Sustainable intensification can increase wood fibre yields from commercial areas while mimicking natural forest dynamics, thereby maintaining ecosystem services for the future. This effective forest management results in a mosaic of intensively managed areas mixed with areas of natural forest regeneration, areas of HCV that are never harvested, including protective buffer zones along rivers and other sensitive areas.

Read more about our ‘Biodiversity and ecosystems’ work in our Growing Responsibly model

 

Temperate forests

5-10 m3/ha/year Typical annual yield

Temperate forests have a long history of human interaction and boast high levels of urbanisation. Nowadays temperate forests in much of the northern hemisphere are expanding. They vary enormously in the kinds of plant life they support and are host to a full range of forest products and services, providing important multiple-use forestry. Many temperate forest lands are privately owned and forestry operations tend to be small or medium.

Read more about our ‘Biodiversity and ecosystems’ work in our Growing Responsibly model 

 

 

Plantation forests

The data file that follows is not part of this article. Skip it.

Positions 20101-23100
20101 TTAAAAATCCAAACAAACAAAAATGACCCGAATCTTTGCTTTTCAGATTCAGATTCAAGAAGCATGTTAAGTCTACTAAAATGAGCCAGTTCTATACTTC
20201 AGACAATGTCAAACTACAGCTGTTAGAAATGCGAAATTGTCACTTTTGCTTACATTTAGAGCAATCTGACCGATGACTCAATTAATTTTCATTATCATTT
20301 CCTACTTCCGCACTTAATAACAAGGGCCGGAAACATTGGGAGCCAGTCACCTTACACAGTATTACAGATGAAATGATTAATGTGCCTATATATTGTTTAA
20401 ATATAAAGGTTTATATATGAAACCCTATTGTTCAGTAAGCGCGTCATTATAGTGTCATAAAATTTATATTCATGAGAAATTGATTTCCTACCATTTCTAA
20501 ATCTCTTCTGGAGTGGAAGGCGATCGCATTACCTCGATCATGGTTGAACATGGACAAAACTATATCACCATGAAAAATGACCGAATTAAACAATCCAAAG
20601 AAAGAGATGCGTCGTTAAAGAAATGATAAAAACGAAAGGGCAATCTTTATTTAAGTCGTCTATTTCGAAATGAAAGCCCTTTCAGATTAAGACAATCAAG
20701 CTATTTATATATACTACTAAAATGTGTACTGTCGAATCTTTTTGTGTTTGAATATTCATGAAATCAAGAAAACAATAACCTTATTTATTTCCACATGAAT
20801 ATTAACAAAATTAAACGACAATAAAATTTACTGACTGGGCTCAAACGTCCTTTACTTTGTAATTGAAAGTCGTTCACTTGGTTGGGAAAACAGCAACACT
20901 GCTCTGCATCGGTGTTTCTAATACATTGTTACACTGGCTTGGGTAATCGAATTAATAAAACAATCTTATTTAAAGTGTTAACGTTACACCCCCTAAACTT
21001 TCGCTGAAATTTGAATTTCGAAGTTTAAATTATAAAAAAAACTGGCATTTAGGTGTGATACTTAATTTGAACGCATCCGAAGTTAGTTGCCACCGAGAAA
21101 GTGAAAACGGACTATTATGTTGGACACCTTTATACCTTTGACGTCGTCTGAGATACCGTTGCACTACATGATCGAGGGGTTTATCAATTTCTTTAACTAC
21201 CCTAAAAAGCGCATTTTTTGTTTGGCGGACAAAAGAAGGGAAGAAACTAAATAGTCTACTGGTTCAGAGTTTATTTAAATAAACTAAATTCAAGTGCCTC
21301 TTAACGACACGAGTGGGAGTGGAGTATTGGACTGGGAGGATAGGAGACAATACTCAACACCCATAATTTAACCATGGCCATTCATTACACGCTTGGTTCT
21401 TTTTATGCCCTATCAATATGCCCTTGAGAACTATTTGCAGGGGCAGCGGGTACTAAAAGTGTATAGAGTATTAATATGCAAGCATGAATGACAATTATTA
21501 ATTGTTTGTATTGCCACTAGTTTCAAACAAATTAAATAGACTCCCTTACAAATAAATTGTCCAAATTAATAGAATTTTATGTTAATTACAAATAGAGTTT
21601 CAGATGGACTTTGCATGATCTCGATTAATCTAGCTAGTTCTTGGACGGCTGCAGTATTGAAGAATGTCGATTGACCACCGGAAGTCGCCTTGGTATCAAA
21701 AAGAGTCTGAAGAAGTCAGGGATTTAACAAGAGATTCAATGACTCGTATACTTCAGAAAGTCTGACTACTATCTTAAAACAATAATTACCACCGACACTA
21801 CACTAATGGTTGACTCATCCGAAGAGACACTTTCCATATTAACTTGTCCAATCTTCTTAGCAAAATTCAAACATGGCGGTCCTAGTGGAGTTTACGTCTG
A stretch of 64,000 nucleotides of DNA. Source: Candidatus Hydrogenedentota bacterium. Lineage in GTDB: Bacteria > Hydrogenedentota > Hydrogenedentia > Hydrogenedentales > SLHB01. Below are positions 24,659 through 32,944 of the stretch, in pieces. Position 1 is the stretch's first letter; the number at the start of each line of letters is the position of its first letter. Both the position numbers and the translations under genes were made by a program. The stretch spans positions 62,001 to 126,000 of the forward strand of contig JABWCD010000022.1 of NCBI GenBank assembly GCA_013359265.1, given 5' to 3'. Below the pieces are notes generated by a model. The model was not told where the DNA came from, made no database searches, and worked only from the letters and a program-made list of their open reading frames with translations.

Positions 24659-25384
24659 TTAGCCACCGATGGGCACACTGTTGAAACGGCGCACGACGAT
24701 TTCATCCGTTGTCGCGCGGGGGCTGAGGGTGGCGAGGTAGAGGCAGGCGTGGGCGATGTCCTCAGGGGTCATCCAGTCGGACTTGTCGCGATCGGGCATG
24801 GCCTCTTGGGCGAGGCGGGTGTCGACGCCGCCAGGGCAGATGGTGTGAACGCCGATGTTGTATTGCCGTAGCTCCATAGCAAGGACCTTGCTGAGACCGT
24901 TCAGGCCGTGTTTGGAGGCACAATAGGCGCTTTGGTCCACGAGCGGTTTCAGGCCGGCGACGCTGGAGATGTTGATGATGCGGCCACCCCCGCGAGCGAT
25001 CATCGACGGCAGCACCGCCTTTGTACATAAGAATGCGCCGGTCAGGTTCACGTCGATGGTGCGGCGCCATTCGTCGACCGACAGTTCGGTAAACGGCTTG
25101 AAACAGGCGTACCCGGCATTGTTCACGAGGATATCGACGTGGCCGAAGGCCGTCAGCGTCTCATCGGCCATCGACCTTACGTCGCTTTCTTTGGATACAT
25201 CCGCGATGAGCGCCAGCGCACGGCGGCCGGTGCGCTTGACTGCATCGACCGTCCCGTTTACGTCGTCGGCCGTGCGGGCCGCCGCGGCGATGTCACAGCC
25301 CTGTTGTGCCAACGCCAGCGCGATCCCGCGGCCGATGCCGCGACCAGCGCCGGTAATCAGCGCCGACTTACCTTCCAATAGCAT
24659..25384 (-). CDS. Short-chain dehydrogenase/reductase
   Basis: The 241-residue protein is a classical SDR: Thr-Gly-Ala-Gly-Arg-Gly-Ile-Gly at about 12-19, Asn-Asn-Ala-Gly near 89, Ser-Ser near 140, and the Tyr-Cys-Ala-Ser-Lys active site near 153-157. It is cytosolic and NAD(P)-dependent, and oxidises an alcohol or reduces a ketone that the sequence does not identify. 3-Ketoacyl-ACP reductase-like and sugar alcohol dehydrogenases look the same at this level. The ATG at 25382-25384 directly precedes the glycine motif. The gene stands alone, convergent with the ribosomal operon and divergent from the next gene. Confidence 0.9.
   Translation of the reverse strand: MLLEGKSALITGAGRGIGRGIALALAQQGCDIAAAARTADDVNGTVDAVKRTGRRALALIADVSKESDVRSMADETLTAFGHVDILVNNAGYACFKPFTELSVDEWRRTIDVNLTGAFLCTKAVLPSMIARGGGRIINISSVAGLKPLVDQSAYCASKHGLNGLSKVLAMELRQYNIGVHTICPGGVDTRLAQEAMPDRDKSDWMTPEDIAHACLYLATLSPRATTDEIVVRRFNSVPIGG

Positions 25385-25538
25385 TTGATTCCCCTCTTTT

11-55 m3/ha/year Typical annual yield

Plantation forestry is the most intensive and productive type of forestry, with yields of up to 10 times more than that of natural forests. Responsibly managed plantations, scattered with well-designed ecological networks, contribute positively to local communities and the environment, including water security. Improved management of wetlands, grasslands and other open areas, the control of alien invasive plant species, efforts to prevent erosion, and other measures all contribute to maintaining the environmental services in plantation forestry. We believe that well-managed plantations hold the key to meeting the world’s growing demand for wood.

Read more about our ‘Biodiversity and ecosystems’ work in our Growing Responsibly model

 

The working forest where protected areas are conserved and HCV areas are maintained

Forest products & services

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    Food
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    Medicine
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    Wood-based products
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    Wood biomass
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    Habitat
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    Employment and wellbeing
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    Recreation and culture
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    Biodiversity

 

Climate benefits

Cleans air
  • Absorbs CO2
  • Stores carbon
  • Releases oxygen
Regulates water
  • Slows run-off
  • Releases water vapour
  • Cools the environment

 

Read more about our ‘Biodiversity and ecosystems’ work in our Growing Responsibly model.

 

 

Get in touch with Mondi's Sustainability team

  • Austria +43 1 790 130
  • UK +44 1932 826 300